My love (and hatred) for Livejournal—a true story

You’ve got the shakes. You’re sweating and you can feel your eyeballs bulging out of your head. Your 2,000-word Chaucer essay is due in two hours, and yet it sits untouched on your desktop. Meanwhile, your finger twitches on the mouse and you hit “Reload” on your Livejournal friends page once more. Your screen fills with pleasures both wonderful and horrible: pictures and rambling entries unfold before your eyes, penned by both friends and weird people you’ve never even met. “This is such a waste of time,” you tell yourself in a trembling monotone, and yet you can’t stop reading.

Welcome to the glory—and the hell—of Livejournal.

For the (blessedly) uninitiated, Livejournal—or “LJ”—is the most popular of a score of “personal diary” servers on the Internet. LJ is very much like a blog.

It’s existed since 1999, when graduating high school student and computer nerd Brad Fitzpatrick decided he was too lazy to phone his friends and wanted to create a low-maintenance way of keeping in touch with his buddies when they went away to university. He created web software based on his own personal online journal so his friends could create their own journals as well.

The way that LJ differs from other blog servers like Blogger.com is that users have a “friends” page consisting of recent posts from their “friends” list—a.k.a. other users’ Livejournals. Thus, it’s sort of an interconnected series of weblogs.

Four million LJ accounts later, Brad is one wealthy dude.

There are four different types of LJ accounts that a user can have—a free account, a paid account, an early adopter account and a permanent account. Anyone can join LJ free of charge, and 94 per cent of users have free accounts. As of August 2004, Canada had the second-highest number of LJ users in the world in one country at 133,000 accounts.

So chances are, you—or someone you know—has an LJ.

Users can post entries daily, as lengthy and as often as they like. There are options where the user can write in his/her “mood”—there’s even a list of emotions to choose from, from “quixotic” to “hungover”. Perhaps most importantly, there is a “comment” option, where, depending on your personal preferences, anyone can post their response to the user’s entry.

Users can also make entries “public”, “friends-only” and for the truly cautious, “private”—for their eyes only.

LJ is inherently addictive. It takes such little effort to keep up with the Internet “lives” of your LJ that checking your friends page—and updating obsessively—can quickly become part of a daily routine.

I acquired my first LJ in 2000. I started writing angsty entries immediately about boys and cake. I sent the URL to a bunch of my friends, and like a persistent and incurable disease LJ began to spread amongst my high school friends. I would now estimate that nearly every friend I have ever had in my life has possessed a Livejournal account at one point or another. It’s fun.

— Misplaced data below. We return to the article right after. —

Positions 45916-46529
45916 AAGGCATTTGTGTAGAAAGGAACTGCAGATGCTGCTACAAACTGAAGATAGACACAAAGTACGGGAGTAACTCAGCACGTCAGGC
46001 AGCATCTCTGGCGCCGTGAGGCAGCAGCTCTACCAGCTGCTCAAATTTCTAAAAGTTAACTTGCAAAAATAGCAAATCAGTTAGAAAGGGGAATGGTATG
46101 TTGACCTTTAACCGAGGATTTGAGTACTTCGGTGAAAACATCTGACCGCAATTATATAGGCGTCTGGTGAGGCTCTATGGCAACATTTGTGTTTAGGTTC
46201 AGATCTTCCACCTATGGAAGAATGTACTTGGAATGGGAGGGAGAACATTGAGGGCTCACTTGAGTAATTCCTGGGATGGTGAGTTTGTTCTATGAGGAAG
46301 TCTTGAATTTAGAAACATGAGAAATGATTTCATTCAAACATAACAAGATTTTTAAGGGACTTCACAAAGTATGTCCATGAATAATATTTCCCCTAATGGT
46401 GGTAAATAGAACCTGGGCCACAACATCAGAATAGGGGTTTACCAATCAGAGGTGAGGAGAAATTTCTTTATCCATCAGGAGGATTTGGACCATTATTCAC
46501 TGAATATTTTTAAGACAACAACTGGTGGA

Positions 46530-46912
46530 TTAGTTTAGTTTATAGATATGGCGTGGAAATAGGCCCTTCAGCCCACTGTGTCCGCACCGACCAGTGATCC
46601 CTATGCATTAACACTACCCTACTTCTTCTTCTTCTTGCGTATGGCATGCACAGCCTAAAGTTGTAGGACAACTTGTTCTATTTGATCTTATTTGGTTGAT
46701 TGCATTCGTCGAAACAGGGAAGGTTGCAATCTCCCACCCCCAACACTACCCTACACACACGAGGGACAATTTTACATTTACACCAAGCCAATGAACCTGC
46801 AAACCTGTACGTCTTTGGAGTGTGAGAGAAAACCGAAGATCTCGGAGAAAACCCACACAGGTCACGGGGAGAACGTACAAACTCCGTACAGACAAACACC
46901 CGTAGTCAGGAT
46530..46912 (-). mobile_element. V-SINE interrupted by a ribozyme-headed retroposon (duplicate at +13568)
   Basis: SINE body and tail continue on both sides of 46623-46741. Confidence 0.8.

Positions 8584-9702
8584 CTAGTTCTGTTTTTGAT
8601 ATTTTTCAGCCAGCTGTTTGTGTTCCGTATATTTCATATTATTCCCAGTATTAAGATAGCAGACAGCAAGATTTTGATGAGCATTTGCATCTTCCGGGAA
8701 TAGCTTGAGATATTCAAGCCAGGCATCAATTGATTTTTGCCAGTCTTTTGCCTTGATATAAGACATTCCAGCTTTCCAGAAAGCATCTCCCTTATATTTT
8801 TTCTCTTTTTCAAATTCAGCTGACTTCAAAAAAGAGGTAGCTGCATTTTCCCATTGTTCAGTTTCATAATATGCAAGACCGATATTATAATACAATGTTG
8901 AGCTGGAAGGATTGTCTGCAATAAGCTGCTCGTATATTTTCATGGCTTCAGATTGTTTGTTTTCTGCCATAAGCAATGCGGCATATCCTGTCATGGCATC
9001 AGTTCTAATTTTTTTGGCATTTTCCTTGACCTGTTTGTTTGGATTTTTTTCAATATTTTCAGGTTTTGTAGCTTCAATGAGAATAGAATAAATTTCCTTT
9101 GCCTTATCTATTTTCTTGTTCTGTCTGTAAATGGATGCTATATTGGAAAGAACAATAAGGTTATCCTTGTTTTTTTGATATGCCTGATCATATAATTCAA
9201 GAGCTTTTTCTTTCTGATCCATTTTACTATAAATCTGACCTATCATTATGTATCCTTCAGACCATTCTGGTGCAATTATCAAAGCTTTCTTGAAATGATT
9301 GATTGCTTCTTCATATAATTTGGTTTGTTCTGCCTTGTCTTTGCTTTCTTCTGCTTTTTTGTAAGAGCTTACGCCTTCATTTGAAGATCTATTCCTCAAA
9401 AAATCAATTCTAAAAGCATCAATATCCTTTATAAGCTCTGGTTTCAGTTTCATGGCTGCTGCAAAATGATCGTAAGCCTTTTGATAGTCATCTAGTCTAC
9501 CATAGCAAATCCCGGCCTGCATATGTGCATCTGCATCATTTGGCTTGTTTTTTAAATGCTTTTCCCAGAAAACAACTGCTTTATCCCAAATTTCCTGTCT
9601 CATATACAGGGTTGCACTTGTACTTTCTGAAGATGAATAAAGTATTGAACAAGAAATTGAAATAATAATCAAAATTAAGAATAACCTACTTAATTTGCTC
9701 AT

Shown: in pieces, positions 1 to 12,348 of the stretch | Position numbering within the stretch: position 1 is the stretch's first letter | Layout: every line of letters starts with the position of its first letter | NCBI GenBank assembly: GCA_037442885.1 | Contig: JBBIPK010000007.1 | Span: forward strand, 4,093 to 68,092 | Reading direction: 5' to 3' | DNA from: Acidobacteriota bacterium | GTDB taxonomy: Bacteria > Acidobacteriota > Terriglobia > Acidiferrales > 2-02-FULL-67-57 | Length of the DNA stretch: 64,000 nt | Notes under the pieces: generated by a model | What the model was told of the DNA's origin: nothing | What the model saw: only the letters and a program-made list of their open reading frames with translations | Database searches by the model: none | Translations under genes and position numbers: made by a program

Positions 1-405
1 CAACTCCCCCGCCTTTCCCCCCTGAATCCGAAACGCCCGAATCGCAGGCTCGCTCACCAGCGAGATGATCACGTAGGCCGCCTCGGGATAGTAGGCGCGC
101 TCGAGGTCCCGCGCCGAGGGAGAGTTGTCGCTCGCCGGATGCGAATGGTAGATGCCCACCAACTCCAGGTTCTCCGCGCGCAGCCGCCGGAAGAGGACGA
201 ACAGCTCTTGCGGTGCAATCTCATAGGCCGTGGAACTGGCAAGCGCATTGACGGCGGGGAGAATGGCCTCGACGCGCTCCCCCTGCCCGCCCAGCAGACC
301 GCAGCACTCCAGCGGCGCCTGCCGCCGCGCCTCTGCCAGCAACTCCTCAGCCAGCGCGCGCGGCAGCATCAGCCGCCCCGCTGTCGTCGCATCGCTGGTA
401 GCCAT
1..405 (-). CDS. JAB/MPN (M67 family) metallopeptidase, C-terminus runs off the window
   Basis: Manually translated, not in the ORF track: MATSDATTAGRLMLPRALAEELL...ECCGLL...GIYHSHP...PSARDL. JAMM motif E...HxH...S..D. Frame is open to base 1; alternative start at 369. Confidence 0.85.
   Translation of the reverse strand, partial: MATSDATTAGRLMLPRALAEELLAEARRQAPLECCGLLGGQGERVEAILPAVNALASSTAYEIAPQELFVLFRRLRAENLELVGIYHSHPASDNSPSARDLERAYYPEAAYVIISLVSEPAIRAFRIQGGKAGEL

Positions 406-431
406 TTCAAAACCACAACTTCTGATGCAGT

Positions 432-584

But be warned: LJ can also be dangerous. Like any online medium that allows access to all different sorts of people—including extremely narcissistic and obnoxious people—LJ culture can be rife with stupidity and nastiness. “Comment wars” are extremely common, and certain volatile users, with merely one inflammatory statement, can garner hundreds of angry comments in the span of a day.

Someone cleverly decided it was a good idea to capitalize on all the mounting insanity and created Ljdrama.org, which you might guess deals with the endless online arguments and frays spawned by idiotic and bizarre Livejournal users.

The fights on LJ are so repetitive that the site has made categories for the drama topics. Everything and anything can be fodder for ridicule, from wars between vegans and non-vegans, people with Jesus complexes and LJ communities where you have to submit a photo in order that your attractiveness can be judged before you join the community.

But the site still maintains some non-harmful, productive merits. The “queens” and “kingston_613” communities are extremely active and helpful for both longtime Kingston citizens and students who have just moved here.

From my uneducated perspective, it appears that personal blog servers like Blogger are beginning to undermine the LJ frenzy. But although LJ may have passed its prime, the fact of the matter is that people will always be obsessed with the mundane-and-not so-mundane details of other people’s lives, and LJ managed to capture this obsession at what may have been its frenetic peak.

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